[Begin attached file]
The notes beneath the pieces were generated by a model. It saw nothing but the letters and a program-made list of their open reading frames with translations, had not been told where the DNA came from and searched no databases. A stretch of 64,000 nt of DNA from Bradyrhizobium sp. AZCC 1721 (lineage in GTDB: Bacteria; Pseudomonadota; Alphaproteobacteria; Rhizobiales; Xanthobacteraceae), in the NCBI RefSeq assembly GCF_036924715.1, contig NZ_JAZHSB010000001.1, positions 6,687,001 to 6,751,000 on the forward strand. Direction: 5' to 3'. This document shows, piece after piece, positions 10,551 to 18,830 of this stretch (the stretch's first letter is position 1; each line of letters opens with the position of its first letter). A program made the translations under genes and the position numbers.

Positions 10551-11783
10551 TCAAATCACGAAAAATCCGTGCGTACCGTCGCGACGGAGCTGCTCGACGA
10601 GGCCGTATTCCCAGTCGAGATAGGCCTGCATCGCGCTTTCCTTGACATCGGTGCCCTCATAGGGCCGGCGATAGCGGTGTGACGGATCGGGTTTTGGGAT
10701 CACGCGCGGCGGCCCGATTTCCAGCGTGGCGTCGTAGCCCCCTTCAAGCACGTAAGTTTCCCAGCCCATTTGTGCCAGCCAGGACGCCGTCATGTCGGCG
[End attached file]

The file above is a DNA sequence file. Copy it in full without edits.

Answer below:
The notes beneath the pieces were generated by a model. It saw nothing but the letters and a program-made list of their open reading frames with translations, had not been told where the DNA came from and searched no databases. A stretch of 64,000 nt of DNA from Bradyrhizobium sp. AZCC 1721 (lineage in GTDB: Bacteria; Pseudomonadota; Alphaproteobacteria; Rhizobiales; Xanthobacteraceae), in the NCBI RefSeq assembly GCF_036924715.1, contig NZ_JAZHSB010000001.1, positions 6,687,001 to 6,751,000 on the forward strand. Direction: 5' to 3'. This document shows, piece after piece, positions 10,551 to 18,830 of this stretch (the stretch's first letter is position 1; each line of letters opens with the position of its first letter). A program made the translations under genes and the position numbers.

Positions 10551-11783
10551 TCAAATCACGAAAAATCCGTGCGTACCGTCGCGACGGAGCTGCTCGACGA
10601 GGCCGTATTCCCAGTCGAGATAGGCCTGCATCGCGCTTTCCTTGACATCGGTGCCCTCATAGGGCCGGCGATAGCGGTGTGACGGATCGGGTTTTGGGAT
10701 CACGCGCGGCGGCCCGATTTCCAGCGTGGCGTCGTAGCCCCCTTCAAGCACGTAAGTTTCCCAGCCCATTTGTGCCAGCCAGGACGCCGTCATGTCGGCG